We have a multi-pronged approach to online advertising. We’re sure to invest in both top (e.g., awareness and prospecting for non-brand related areas) and bottom-of-the-funnel (direct response and email marketing) advertising efforts. What we expect in terms of a return depends on where we’re focused in the funnel. Bottomline, while our bottom of the funnel tactics have a substantially higher rate of return, these engines aren’t as lucrative if we don’t invest in top of the funnel tactics.
Q: What online tools and software do use when it comes to managing your digital marketing business? What can’t you live without?
Analytics and tracking are crucial to the success of any online business. You can’t manage what you can’t measure, so tools like Google Analytics, Amazon’s reporting, Sprout Social, and a variety of other reporting tools for paid search and social have been paramount. From an activity-based standpoint, Shopify has been tremendous in allowing us to make instant and on-the-fly adjustments without the need for technical skills.
Q: Integrating digital and brick-and-mortar is a hot space. Have you used your digital marketing platforms and data to impact brick-and-mortar sales? If so, how?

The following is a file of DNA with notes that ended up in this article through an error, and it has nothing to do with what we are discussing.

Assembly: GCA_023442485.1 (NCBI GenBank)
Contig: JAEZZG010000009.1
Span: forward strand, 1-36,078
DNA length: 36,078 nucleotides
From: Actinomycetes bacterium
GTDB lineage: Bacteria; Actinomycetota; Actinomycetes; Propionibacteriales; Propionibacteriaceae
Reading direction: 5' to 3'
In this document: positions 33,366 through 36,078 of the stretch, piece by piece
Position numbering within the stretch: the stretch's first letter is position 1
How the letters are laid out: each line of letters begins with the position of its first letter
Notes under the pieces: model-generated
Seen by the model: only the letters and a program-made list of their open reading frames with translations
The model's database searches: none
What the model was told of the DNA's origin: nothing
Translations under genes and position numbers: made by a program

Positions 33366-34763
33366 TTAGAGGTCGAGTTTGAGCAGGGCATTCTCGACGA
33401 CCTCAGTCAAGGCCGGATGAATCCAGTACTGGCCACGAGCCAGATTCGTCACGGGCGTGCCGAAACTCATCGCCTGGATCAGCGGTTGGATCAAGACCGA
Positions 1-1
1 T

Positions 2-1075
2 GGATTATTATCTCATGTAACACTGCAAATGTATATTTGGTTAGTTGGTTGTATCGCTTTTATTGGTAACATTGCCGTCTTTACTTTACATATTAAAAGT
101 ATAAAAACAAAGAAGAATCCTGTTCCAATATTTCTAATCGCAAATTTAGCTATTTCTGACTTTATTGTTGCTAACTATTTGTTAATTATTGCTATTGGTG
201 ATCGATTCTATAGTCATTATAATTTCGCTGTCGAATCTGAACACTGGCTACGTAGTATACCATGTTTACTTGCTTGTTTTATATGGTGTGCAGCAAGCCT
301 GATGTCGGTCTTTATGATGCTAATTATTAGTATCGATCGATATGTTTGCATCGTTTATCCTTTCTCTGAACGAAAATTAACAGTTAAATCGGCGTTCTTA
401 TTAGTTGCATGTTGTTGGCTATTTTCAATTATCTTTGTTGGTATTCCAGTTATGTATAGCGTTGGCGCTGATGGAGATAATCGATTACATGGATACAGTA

We have used digital marketing to learn more about our audiences, their behaviors, their preferences, and so on. Scrubbing that information against scan-level data to prove or disprove hypothesis of key personas and target audiences has provided a lot of real value. It has enabled us to drill down on markets and regions to increase our message frequency from first to last touch, digital and analog, online to brick-and-mortar.
Q: The digital landscape is constantly changing for natural/organic products. What do you think is going to happen next?
Everything all at once. Joking, but not joking. There are so many directions to go, and trying to tie everything in the digital landscape together is the holy grail. Although I do believe the digital landscape is going to continue to grow at a crazy rate in the industry, the pendulum is going to swing back to experiences that truly differentiate the top tier brands from the rest. If you can’t integrate a physical and real experience through digital you’ll fall behind–– especially when it comes to something as sensory as food.
Q: What blogs/newsletters do you recommend to those looking to stay on top of digital trends?
Find a good entrepreneurial podcast and dive in on your commute to/from work. You never know what you’ll pick up on listening to bleeding edge founders.
Q: If you were advising a new natural products company on where to invest their time and energy for online sales and community growth, what would you tell them?
Focus on what’s currently working or what channel you’re most likely to realize the best return on. It’s important to keep an eye on the horizon, but you can’t do it all out the gate. Make sure you invest enough time and resources to make a few key things work first, keeping in mind the next steps, and slowly work out from the center after you’ve realized some wins. With so many nuanced channels, it’s easy to get FOMO. That said, if you can put on blinders for a while and make some headway, you’ll be able to transfer what you’ve learned along the way into the next area you decide to pursue. That knowledge transfer will set you up for more success in the future.